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Why People Exercise: Medical and Social Causes

Many people exercise nowadays since this trend has become popular due to the long-standing crisis associated with a sedentary lifestyle among US residents. By living a healthy lifestyle, people often mean regular exercise and a healthy diet. Moreover, scientists note that people most often consider exercise as a hobby or as part of their leisure time (Iso-Ahola, 2017). This paper aims to discuss some medical and social causes of why people exercise.

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Most people exercise because they want to be healthy and to stay fit and attractive. At the same time, scientists note that specific incentives most effectively influence starting exercise when people aim to stay fit and healthy. Specifically, Milfont et al. (2017) note that “people who are highly anxious about future consequences engage in exercise and healthy eating because they adopt a promotion orientation that reflects the degree to which people tend to achieve positive results” (p. 1202).

In other words, when making decisions about starting to exercise, people are most often guided by logical arguments about how much better their life in the future will become if they begin to exercise, including improvements in health, appearance, and well-being. The scientists imply that the focus on the future results and the general direction for the future are universal and do not depend on cultural differences. Therefore, when developing strategies to motivate people to adopt a healthy lifestyle, this information should be considered.

People want to stay healthy by starting exercise, but many people also like enjoying physical activity. Therefore, more and more individuals prefer practicing outdoor or green training. Calogiuri (2017) notes that “experiencing nature was generally considered the second most important motive for physical activity, second only to convenience motives, and this was especially important for older people and those who are more involved in instrumental physical activity” (p. 377).

According to a study, comfort, a sense of nature, physical health, and communication are common motives for outdoor exercise. Therefore, it is important to understand that green training is an additional motivating factor when deciding to start exercising.

Interestingly, despite the mental decisions and desires to be healthy and look attractive, not all people who begin exercising achieve stability in this practice. Scientists decided to investigate this phenomenon and came to unexpected conclusions. In particular, Iso-Ahola (2017) says that conscious and subconscious processes explain why some people are regular exercisers and others are not.

The scholar emphasizes that “beginners, if successful, will progress on a continuum from fully conscious processing and a little exercise (First Stage) to largely nonconscious processing and regular exercise (Third Stage)” (p. 1). It means that interconnected conscious and subconscious processes are activated when making decisions to start exercising.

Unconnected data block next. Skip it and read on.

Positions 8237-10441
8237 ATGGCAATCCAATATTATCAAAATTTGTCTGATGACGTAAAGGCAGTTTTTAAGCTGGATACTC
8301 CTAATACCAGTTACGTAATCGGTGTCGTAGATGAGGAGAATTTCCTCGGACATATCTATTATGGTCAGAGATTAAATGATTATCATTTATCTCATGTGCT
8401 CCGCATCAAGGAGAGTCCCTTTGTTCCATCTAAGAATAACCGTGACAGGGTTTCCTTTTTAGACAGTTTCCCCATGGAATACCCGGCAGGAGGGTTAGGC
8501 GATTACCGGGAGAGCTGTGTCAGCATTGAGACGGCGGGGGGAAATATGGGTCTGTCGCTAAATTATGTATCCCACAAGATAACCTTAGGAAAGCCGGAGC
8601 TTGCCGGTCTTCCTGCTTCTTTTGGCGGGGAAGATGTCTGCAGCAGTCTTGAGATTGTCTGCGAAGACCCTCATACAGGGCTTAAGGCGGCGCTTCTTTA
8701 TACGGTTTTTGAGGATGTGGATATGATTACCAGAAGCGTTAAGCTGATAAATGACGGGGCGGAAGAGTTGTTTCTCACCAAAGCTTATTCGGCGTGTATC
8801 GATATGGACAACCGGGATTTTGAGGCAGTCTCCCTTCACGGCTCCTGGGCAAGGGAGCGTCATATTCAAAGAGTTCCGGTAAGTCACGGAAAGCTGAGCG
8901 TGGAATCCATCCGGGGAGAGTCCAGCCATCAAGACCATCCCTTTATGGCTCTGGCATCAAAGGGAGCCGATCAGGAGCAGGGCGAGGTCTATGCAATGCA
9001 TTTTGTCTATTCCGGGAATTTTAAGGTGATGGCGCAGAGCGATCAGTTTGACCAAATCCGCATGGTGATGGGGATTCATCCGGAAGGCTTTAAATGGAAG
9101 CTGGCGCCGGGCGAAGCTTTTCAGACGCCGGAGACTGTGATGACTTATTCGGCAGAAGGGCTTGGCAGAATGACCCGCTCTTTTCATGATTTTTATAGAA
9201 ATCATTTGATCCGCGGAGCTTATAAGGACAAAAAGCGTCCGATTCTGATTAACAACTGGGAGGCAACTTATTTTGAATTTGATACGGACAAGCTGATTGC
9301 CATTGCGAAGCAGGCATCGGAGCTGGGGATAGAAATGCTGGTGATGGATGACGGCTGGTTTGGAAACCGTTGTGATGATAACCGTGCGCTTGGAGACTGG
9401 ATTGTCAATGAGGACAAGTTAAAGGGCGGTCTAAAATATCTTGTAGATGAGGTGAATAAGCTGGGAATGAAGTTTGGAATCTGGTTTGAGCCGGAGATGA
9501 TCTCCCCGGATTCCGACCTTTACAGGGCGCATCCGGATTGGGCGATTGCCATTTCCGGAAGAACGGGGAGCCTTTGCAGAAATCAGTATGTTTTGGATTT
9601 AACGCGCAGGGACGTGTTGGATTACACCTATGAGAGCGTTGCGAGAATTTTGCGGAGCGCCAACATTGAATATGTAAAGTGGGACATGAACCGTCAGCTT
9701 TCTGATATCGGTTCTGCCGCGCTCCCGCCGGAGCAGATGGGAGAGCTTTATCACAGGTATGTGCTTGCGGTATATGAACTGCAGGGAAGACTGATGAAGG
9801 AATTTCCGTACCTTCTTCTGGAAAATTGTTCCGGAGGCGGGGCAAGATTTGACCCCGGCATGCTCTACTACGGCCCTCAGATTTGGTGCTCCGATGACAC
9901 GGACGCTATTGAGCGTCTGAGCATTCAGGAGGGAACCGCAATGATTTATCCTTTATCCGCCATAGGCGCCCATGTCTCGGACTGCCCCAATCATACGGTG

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The struggle between these processes is the main reason why some people quit the regular physical activity. Scientists suggest that when analyzing decisions to begin exercising, one should consider temporal and social contexts since, for many people, exercise is part of their leisure time, which also includes the element of adherence or violation of free will. At the same time, regularity is associated with the tendency to follow the law of least effort.

Thus, some medical and social causes of why people exercise were discussed. Scientists believe that people start exercising because they have positive expectations of the future effects of physical activity. Additional motivation for exercise can be the enjoyment of practice in the fresh air, communication, a sense of comfort, and physical health. At the same time, people who make decisions about starting regular exercise activate conscious and subconscious processes, the struggle between which can create obstacles to regular physical activity.


Calogiuri, G., & Elliott, L. R. (2017). Why do people exercise in natural environments? Norwegian adults’ motives for nature-, gym-, and sports-based exercise. International Journal of Environmental Research and Public Health, 14(4), 377.

Iso-Ahola, S. E. (2017). Conscious‐nonconscious processing explains why some people exercise, but most don’t. Journal of Nature and Science, 3(6), e384.

Milfont, T. L., Vilar, R., Araujo, R. C., & Stanley, R. (2017). Does promotion orientation help explain why future-orientated people exercise and eat healthy? Frontiers in Psychology, 8, 1202.

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